Bank of Cyprus said that deposits shrank by over a third in the first half of 2013, a period in which it was a central player in the country’s messy financial crisis.
Cyprus’s largest lender said that deposits fell 40 percent to 17 billion euros by the end of June from 28.4 billion euros six months earlier.
During that period, Cyprus negotiated a financial rescue with its euro partners and the International Monetary Fund that forced uninsured depositors to take big losses on savings in the country’s top two lenders.
The seized money was used to boost Bank of Cyprus’s depleted capital buffers. The bank also absorbed parts of the now-defunct Laiki Bank.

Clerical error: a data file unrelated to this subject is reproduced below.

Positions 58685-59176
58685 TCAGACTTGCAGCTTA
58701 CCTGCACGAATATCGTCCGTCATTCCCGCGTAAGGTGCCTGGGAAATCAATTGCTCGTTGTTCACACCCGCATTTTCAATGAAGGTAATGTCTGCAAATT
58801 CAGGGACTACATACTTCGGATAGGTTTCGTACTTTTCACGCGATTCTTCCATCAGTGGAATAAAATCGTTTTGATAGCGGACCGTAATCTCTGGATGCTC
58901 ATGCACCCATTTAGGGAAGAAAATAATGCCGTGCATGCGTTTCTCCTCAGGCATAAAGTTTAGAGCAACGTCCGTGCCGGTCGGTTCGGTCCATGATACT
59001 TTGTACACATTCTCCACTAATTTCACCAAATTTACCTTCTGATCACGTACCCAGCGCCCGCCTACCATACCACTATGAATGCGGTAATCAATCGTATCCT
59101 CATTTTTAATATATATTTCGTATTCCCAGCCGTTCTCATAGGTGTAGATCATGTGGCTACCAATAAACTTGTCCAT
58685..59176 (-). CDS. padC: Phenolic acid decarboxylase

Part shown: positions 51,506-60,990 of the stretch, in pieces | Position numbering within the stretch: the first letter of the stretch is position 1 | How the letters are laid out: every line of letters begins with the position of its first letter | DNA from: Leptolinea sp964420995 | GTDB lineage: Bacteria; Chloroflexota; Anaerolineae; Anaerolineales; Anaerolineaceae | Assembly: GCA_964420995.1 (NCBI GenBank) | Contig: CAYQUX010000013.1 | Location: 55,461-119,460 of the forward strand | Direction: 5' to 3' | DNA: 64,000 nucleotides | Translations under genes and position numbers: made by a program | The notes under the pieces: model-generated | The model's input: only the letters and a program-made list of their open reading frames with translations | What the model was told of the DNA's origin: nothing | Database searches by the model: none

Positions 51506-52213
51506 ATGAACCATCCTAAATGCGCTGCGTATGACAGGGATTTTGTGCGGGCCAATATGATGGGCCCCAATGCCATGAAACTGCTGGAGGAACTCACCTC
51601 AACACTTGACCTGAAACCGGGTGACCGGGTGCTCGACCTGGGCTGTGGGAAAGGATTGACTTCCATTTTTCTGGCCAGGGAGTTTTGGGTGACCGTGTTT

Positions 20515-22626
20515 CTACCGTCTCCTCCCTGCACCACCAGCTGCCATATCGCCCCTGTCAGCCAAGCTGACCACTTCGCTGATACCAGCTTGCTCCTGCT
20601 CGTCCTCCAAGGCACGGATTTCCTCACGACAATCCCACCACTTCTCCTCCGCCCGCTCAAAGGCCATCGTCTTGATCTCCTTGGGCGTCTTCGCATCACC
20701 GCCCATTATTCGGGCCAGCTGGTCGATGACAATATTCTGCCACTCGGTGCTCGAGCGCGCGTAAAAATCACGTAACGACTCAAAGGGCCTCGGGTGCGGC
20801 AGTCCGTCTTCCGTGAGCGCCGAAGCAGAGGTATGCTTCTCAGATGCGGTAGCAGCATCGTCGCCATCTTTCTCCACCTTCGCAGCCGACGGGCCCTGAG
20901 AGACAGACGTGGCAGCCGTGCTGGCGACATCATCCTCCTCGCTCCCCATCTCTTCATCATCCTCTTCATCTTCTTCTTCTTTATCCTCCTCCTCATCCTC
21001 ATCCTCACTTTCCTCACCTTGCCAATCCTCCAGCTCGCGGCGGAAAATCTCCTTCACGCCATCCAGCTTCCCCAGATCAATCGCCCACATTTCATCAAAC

A more detailed look at the statement shows that savers withdrew 4.1 billion euros from the bank during the half-year, even though Cypriot authorities imposed capital controls to prevent a run.
The bank said it lost another 7.7 billion euros in deposits when the rescue agreement forced it to sell its extensive operations in Greece.
Also under the deal’s terms, some 3.8 billion euros in savings were converted into bank shares. [AP]